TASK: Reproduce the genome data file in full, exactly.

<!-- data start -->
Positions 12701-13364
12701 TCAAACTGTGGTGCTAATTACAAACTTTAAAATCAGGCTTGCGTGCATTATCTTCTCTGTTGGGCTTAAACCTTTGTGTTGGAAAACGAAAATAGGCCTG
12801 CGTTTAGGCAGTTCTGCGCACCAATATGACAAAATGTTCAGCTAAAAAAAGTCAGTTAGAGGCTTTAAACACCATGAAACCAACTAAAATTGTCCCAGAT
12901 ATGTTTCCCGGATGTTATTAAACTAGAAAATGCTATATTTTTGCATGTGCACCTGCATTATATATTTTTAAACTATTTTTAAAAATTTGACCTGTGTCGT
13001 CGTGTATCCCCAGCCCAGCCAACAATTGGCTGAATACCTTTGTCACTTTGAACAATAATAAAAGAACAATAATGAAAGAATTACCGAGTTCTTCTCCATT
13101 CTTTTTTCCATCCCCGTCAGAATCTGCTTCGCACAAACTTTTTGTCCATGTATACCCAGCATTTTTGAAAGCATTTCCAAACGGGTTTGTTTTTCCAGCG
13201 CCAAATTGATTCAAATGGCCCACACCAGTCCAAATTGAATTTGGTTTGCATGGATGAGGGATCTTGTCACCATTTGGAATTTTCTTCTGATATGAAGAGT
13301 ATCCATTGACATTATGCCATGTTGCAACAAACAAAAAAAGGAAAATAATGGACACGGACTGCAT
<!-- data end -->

Positions 12701-13364
12701 TCAAACTGTGGTGCTAATTACAAACTTTAAAATCAGGCTTGCGTGCATTATCTTCTCTGTTGGGCTTAAACCTTTGTGTTGGAAAACGAAAATAGGCCTG
12801 CGTTTAGGCAGTTCTGCGCACCAATATGACAAAATGTTCAGCTAAAAAAAGTCAGTTAGAGGCTTTAAACACCATGAAACCAACTAAAATTGTCCCAGAT
12901 ATGTTTCCCGGATGTTATTAAACTAGAAAATGCTATATTTTTGCATGTGCACCTGCATTATATATTTTTAAACTATTTTTAAAAATTTGACCTGTGTCGT
13001 CGTGTATCCCCAGCCCAGCCAACAATTGGCTGAATACCTTTGTCACTTTGAACAATAATAAAAGAACAATAATGAAAGAATTACCGAGTTCTTCTCCATT
13101 CTTTTTTCCATCCCCGTCAGAATCTGCTTCGCACAAACTTTTTGTCCATGTATACCCAGCATTTTTGAAAGCATTTCCAAACGGGTTTGTTTTTCCAGCG
13201 CCAAATTGATTCAAATGGCCCACACCAGTCCAAATTGAATTTGGTTTGCATGGATGAGGGATCTTGTCACCATTTGGAATTTTCTTCTGATATGAAGAGT
13301 ATCCATTGACATTATGCCATGTTGCAACAAACAAAAAAAGGAAAATAATGGACACGGACTGCAT